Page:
Lawrence C. Bieneman, Plaintiff-appellant, v. City of Chicago, et al., Defendant-appellees, 864 F.2d 463 (7th Cir. 1988)Annotate this Case
Submitted Nov. 1, 1988. Decided Dec. 13, 1988. *
Joseph V. Karaganis, Karaganis & White, Chicago, Ill., for plaintiff-appellant.
Calvin Sawyier, Winston & Strawn, Michael M. Conway, Hopkins & Sutter, Chicago, Ill., for defendants-appellees.
Before POSNER, COFFEY and EASTERBROOK, Circuit Judges.
EASTERBROOK, Circuit Judge.
Noise from O'Hare Airport is the subject of this case. Lawrence C. Bieneman, who bought a parcel of land near O'Hare in 1967 and has become a frequent filer, commenced this suit as a class action on behalf of all other residents of northern Illinois adversely affected by noise.1 Bieneman contended that the City of Chicago (which operates O'Hare) and the airlines using O'Hare intentionally reduced the value of his land by propagating noise and the chemicals in aircraft exhaust. Two counts of the complaint alleged a deprivation of property without due process, a third alleged a taking, and other counts made claims under state tort law.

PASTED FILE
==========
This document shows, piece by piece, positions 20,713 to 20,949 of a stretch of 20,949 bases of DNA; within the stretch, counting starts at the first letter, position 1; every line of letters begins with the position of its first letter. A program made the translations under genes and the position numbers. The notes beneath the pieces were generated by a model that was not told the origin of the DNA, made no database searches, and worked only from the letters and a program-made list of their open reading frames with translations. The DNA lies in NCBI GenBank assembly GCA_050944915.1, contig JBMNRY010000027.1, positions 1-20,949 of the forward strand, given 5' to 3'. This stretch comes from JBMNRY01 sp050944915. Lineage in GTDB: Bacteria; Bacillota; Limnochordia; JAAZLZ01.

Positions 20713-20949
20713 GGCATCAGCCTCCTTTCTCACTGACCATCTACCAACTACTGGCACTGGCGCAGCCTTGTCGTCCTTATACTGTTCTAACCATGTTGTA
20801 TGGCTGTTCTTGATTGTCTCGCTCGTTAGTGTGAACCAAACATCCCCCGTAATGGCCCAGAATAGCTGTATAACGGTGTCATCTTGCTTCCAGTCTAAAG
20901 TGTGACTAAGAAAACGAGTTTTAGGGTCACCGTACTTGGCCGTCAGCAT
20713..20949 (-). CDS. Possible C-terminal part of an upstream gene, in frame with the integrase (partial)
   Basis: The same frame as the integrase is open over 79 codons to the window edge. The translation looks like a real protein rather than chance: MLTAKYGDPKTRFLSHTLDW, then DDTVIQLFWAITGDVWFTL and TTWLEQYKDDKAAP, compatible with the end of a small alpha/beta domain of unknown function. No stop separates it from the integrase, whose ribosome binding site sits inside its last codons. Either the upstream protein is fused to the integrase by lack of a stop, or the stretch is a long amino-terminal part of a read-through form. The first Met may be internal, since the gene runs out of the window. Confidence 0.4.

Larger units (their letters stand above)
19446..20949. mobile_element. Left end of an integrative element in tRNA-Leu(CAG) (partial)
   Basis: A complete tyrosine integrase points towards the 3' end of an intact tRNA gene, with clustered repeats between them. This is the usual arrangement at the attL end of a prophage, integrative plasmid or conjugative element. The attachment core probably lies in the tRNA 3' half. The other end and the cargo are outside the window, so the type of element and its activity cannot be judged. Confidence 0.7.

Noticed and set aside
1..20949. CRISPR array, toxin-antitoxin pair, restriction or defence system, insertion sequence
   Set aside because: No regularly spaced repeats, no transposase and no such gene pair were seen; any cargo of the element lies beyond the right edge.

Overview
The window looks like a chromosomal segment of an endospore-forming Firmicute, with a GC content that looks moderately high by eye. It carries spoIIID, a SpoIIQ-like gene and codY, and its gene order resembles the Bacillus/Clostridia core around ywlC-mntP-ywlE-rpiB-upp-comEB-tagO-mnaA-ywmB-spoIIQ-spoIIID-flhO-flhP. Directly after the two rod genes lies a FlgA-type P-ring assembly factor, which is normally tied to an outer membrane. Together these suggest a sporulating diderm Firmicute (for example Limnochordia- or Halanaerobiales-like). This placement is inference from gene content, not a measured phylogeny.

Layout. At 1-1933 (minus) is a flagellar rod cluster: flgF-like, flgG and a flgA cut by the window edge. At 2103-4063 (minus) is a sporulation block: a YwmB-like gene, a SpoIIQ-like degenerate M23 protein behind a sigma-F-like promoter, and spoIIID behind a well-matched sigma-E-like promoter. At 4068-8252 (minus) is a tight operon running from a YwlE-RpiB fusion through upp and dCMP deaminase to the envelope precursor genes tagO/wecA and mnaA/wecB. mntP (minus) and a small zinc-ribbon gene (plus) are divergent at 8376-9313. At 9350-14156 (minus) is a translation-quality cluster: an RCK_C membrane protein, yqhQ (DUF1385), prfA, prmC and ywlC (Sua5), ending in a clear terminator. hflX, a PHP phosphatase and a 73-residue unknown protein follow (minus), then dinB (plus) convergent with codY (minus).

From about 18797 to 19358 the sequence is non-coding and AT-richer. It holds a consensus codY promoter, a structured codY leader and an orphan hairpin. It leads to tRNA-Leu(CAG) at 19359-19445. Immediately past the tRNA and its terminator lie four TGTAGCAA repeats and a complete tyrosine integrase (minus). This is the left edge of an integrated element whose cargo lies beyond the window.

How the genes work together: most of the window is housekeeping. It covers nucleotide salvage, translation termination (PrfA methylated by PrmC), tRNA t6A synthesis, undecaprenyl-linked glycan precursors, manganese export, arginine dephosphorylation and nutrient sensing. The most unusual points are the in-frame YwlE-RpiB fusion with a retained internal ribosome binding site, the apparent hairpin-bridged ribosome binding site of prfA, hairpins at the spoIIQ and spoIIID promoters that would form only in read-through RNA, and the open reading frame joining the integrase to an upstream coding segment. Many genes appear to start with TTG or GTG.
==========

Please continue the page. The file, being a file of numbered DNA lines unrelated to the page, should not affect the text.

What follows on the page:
Decisions by three district judges have left Bieneman empty-handed. Judge Decker dismissed the claims alleging deprivations of property without due process on the ground that entitlements to be free from nuisances and related torts are not "property" within the meaning of the Due Process Clause. Judge Duff, to whom the case was transferred, dismissed the remaining claims. 662 F. Supp. 1297 (N.D. Ill. 1987). Any taking occurred no later than 1976, Judge Duff concluded, so that this suit, filed in 1984, is untimely. The state claims presented under the court's pendent jurisdiction all had been preempted by federal statutes and regulations, Judge Duff concluded in reliance on Luedtke v. County of Milwaukee, 521 F.2d 387, 391 (7th Cir. 1975). Although Judge Duff reserved decision on the complaint's demand to proceed as a class action, 662 F. Supp. at 1298 n. 1, Bieneman filed a notice of appeal. After we dismissed this as premature, 838 F.2d 962 (7th Cir. 1988), Bieneman asked the district court to certify a class limited to some of the legal issues in the case. By then the case had been transferred to Judge Leinenweber, who denied the motion. Judge Leinenweber doubted whether Bieneman, who had lost the case on the merits, was an adequate representative of the class; at all events, the judge thought that the prospect of inconsistent decisions on legal questions was insufficient to call for certification of a class, given the disparate interests of the many thousands of persons affected by operations at O'Hare Airport. Bieneman again appeals, this time from a final judgment.